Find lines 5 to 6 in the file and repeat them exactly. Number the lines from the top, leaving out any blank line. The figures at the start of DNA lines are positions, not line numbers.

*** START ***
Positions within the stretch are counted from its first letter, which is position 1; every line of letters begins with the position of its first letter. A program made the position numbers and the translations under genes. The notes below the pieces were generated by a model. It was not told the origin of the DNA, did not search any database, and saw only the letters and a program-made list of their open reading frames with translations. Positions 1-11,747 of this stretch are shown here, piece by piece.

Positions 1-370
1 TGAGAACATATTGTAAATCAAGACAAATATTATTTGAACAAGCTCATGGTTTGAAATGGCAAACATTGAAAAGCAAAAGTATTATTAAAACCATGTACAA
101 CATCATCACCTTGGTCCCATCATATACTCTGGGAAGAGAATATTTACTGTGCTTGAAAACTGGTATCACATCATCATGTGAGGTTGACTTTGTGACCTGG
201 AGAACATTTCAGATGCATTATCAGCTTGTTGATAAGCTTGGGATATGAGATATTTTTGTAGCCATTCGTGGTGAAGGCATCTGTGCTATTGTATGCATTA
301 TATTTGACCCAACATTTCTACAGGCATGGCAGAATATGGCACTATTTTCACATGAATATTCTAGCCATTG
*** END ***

201 AGAACATTTCAGATGCATTATCAGCTTGTTGATAAGCTTGGGATATGAGATATTTTTGTAGCCATTCGTGGTGAAGGCATCTGTGCTATTGTATGCATTA
301 TATTTGACCCAACATTTCTACAGGCATGGCAGAATATGGCACTATTTTCACATGAATATTCTAGCCATTG